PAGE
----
Historic hacktivism, revenge ransomware, and other cyber attack news related to the Ukraine invasion
A week into the invasion of Ukraine, cyber attacks related to the conflict have continued since the first tanks rolled across the border–and likely even before.
Earlier, we published a quick FAQ to ease organizations’ concerns about being targeted in relation to the invasion. However, the past week has seen several notable developments in cyber threats related to invasion. Here are a few of the most significant:
Ukraine recruits hacktivists
Over the weekend, Mykhailo Fedorov, Vice Prime Minister of Ukraine and Minister of Digital Transformation of Ukraine, opened the door for “cyber specialists” to join Ukraine in the fight against Russia by creating what he called the IT Army of Ukraine.
We are creating an IT army. We need digital talents. All operational tasks will be given here: https://t.co/Ie4ESfxoSn. There will be tasks for everyone. We continue to fight on the cyber front. The first task is on the channel for cyber specialists.
— Mykhailo Fedorov (@FedorovMykhailo) February 26, 2022
“This is the first time in history where we see a government ask for foreign hackers to help them during an armed conflict,” says F-Secure Chief Researcher Officer Mikko Hypponen.
Since then, media reports (such as this Ars Technica article have pointed out that many of the IT Army of Ukraine’s targets seem to be offline.
And these cyber vigilantes aren’t the only hackers to lend support to Ukraine. Late last week, Hacktivist-collective Anonymous announced they were entering the conflict in support of Ukraine.
The Anonymous collective is officially in cyber war against the Russian government. #Anonymous #Ukraine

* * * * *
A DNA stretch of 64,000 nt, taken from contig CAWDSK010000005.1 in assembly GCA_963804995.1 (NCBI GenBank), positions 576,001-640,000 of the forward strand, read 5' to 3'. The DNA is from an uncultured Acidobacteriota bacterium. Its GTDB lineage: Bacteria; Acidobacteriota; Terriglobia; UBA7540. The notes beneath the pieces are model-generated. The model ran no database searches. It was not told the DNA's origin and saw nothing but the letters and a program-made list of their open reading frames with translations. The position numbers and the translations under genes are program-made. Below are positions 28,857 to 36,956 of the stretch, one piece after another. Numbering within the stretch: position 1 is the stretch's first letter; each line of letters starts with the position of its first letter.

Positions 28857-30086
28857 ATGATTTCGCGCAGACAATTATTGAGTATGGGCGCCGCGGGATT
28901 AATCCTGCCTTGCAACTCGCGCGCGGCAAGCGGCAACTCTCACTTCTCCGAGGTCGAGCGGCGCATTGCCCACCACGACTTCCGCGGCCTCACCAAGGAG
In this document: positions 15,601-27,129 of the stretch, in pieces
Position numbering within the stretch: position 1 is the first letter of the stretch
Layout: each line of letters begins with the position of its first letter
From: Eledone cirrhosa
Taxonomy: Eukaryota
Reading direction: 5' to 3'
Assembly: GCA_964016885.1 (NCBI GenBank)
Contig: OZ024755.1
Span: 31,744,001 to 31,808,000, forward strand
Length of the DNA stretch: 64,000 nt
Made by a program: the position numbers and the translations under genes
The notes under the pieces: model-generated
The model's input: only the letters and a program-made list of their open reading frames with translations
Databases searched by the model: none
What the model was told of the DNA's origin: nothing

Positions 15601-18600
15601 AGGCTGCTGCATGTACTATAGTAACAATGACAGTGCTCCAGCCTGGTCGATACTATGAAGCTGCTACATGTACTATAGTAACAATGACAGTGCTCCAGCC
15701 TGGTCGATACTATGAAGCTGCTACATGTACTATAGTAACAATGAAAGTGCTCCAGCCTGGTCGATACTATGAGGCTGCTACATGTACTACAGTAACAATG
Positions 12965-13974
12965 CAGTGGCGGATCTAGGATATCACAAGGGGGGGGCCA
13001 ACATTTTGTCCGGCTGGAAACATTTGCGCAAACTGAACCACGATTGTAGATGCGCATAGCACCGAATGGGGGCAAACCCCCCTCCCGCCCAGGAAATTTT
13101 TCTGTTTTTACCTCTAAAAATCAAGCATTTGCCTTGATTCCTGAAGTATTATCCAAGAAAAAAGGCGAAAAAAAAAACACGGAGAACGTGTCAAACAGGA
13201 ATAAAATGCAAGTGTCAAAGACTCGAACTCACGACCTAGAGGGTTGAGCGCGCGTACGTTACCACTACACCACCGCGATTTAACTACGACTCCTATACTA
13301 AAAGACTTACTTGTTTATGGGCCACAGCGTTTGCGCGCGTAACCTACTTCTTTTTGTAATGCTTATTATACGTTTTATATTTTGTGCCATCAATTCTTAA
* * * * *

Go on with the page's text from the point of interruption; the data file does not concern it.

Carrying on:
— Anonymous (@YourAnonOne) February 24, 2022
CONTI ransomware group backs Russia
The notorious CONTI ransomware gang, on the other hand, voiced its support for the Russian invasion, according to Reuters and TechCrunch. In a blog post, the group threatened to use its capabilities against anyone that attacks critical infrastructure in Russia.
Apparently, some within the group were unhappy supporting Russia, and decided to leak CONTI’s data in retaliation.
Conti ransomware group previously put out a message siding with the Russian government.
Today a Conti member has begun leaking data with the message "Fuck the Russian government, Glory to Ukraine!"
You can download the leaked Conti data here: https://t.co/BDzHQU5mgw pic.twitter.com/AL7BXnihza
— vx-underground (@vxunderground) February 27, 2022
Wipers, worms, and other malware
Several different types of malware have been deployed in Ukraine, likely in support of Russia’s invasion. Research from ESET has identified the HermeticWiper and IsaacWiper malware families, which destroy data. They’ve also identified HermeticWizard as a network worm used to spread HermeticWiper, and limited use of a ransomware called HermeticRansom.
Guidance for organizations
Based on current information, F-Secure assess the following as the key threats to organizations.
The threat organizations face from ransomware remains ever-present. However, some organizations now face an elevated risk being targeted by groups acting in support of Russia. Affected organizations include businesses, governmental entities and NGOs operating in countries that have enacted sanctions, along with organizations who have offered public support of Ukraine or announced any withdrawal of economic support for Russia.